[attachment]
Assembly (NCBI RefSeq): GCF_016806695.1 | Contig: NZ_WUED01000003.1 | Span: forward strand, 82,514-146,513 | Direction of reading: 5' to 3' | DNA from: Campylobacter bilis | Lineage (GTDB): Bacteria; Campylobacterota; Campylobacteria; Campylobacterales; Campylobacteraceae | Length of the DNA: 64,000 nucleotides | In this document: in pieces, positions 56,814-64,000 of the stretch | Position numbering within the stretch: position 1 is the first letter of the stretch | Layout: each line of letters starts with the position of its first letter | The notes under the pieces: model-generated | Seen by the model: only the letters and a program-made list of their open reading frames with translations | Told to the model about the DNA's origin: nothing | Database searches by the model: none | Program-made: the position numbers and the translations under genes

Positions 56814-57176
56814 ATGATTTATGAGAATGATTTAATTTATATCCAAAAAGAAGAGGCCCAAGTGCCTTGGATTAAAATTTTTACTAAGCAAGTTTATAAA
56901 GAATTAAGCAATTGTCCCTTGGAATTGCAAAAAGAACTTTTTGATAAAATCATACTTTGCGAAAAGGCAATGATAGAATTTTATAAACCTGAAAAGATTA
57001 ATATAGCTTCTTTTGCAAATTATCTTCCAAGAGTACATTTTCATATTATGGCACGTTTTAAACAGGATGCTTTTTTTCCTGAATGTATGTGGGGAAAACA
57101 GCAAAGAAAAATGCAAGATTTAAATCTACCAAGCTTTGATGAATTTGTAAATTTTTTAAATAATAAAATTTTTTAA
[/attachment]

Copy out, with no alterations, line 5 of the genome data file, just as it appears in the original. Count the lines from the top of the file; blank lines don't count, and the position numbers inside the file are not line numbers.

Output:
57001 ATATAGCTTCTTTTGCAAATTATCTTCCAAGAGTACATTTTCATATTATGGCACGTTTTAAACAGGATGCTTTTTTTCCTGAATGTATGTGGGGAAAACA